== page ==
POSCO sees steel price weakness temporary

SEOUL Fri Sep 19, 2008 1:06pm BST

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SEOUL (Reuters) - POSCO (005490.KS), the world's No.4 steelmaker, expects steel prices to stay firm, amid rising concerns that falling prices in China on weak domestic consumption may spread across the world, a senior official said.

"Export prices are strong and domestic steel prices are also holding up well," Hwang Eun-yeon, POSCO's senior vice president of marketing strategy, told Reuters late on Thursday.

"Prices may come under pressure for some time but we expect China would take some steps to shore up domestic demand, (if it worsens further) and help boost overall steel prices."

China's steel exports jumped to record highs in the past two months as slowing economic growth dampened domestic prices, forcing steel mills to go overseas in hopes of better pricing.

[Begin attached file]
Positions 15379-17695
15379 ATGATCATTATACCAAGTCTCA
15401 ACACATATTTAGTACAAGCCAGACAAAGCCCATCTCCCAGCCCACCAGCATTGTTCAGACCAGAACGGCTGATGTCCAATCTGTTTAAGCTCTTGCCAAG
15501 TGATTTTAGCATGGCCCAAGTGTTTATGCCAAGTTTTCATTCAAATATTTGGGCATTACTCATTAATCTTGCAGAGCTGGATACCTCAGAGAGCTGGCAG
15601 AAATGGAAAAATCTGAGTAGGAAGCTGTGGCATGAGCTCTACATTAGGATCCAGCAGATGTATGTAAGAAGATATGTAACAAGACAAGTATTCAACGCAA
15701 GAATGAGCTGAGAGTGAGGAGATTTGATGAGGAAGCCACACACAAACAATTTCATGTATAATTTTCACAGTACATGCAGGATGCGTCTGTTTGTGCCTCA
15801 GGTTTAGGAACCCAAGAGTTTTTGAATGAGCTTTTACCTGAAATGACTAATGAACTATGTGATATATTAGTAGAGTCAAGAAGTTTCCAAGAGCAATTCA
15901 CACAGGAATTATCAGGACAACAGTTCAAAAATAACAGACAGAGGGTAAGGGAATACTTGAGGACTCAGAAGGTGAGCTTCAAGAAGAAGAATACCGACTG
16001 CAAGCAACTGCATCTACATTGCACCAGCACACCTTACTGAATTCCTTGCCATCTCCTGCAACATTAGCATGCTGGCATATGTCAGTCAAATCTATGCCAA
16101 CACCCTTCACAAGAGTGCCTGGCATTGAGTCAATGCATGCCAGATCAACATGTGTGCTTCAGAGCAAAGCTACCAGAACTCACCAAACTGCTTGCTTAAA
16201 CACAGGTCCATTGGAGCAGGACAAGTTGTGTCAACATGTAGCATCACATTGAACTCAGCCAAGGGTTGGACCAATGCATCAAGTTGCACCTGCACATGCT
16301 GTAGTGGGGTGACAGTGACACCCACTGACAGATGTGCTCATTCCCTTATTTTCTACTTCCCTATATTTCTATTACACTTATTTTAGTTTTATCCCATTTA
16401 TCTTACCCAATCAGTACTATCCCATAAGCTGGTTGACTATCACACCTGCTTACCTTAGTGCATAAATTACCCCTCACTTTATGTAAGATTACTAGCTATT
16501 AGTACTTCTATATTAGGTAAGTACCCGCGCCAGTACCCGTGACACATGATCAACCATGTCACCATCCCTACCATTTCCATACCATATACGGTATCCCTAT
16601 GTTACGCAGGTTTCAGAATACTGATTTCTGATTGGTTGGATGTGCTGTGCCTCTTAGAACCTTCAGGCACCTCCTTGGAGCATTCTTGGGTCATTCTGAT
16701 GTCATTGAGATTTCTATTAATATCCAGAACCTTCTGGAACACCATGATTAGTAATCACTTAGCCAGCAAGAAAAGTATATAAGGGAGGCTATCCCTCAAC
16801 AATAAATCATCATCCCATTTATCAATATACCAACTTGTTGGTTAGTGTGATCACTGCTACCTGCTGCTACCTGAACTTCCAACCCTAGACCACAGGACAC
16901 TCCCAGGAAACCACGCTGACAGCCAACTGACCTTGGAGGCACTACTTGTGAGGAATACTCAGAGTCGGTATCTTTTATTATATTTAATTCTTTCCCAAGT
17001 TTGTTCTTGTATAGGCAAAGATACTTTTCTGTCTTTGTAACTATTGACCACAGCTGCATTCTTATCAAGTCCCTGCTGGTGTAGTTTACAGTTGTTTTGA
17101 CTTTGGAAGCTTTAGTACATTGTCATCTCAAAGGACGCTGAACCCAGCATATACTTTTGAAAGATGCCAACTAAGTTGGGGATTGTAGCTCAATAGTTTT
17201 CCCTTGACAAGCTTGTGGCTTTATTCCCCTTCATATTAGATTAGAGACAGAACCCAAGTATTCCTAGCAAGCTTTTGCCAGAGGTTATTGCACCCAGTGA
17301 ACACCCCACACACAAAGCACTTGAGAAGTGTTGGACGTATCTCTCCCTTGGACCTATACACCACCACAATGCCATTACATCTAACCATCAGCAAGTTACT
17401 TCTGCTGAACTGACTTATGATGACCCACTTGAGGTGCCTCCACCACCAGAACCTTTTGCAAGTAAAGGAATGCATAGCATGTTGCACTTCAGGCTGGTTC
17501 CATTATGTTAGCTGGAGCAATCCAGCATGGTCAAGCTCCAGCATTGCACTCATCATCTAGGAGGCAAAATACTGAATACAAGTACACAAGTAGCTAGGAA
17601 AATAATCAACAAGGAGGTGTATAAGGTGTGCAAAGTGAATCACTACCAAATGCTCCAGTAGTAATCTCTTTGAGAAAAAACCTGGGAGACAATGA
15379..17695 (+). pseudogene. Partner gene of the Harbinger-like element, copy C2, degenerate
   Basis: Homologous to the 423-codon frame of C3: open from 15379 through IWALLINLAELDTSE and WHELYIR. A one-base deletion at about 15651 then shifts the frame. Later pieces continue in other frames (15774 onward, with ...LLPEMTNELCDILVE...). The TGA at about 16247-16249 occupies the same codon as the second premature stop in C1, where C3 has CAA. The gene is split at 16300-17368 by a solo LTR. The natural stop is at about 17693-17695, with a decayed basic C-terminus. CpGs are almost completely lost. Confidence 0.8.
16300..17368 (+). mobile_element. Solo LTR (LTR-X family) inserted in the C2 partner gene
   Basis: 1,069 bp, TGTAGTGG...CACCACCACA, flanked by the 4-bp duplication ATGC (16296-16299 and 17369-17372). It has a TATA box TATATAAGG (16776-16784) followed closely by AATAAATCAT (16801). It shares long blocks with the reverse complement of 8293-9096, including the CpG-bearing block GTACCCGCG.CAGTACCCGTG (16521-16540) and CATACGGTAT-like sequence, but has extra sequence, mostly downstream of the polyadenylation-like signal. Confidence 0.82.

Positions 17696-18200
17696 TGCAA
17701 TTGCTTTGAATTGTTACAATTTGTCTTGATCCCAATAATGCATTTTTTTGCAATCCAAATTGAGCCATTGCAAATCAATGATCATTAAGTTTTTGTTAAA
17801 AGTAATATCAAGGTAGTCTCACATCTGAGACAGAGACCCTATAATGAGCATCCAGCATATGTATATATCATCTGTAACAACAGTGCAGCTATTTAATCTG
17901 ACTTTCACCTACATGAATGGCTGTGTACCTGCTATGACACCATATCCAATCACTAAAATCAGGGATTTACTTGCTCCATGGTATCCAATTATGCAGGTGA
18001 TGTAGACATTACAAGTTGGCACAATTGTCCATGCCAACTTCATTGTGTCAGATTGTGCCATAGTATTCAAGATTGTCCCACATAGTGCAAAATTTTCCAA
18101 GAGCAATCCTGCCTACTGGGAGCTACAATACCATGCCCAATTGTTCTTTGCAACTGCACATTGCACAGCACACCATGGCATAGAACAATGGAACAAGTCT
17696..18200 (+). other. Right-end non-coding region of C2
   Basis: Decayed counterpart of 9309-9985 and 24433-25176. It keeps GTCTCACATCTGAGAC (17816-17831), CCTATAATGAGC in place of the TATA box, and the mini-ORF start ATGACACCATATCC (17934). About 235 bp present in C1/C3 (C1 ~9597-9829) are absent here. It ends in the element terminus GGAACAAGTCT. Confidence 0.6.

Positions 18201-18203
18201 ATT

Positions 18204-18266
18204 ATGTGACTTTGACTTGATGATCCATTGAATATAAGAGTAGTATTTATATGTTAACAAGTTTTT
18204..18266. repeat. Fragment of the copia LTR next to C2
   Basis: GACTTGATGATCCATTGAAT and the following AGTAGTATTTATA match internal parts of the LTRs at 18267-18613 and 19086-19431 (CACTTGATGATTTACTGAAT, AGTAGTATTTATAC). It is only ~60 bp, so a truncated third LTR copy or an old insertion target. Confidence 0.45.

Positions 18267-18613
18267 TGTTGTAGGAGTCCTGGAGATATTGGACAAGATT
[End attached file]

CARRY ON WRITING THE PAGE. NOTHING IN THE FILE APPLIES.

Global steel prices have also weakened this summer, led by long steel products used mainly in the construction industry, on the credit crisis and troubled housing markets.

In the latest move to shore up steel prices by global steel firms struggling with soaring raw material costs, ArcelorMittal (ISPA.AS), the world's largest steelmaker, said on Thursday it was preparing to reduce production by up to 15 percent. [nLH359717]

The steel giant said it had already cut production in Ukraine and Kazakhstan by 15-20 percent and further output cuts would be focused on long steel products and on Europe and the United States.

Signs of a softening price outlook have increased in recent months, with China's Baosteel (600019.SS) cutting prices for cold-rolled steel products for the fourth quarter due to weak demand from the auto and home appliances sectors.

POSCO mainly produces flat steel products such as heavy plates, for which prices have soared on strong demand from the shipuilding industry.

Shares in POSCO, South Korea's second-largest company by market value, rose 3.5 percent to 432,500 won by 0010 GMT, versus a 3.2 percent gain in the broader market .KS11.

(Reporting by Miyoung Kim; Editing by Keiron Henderson and Jonathan Hopfner)

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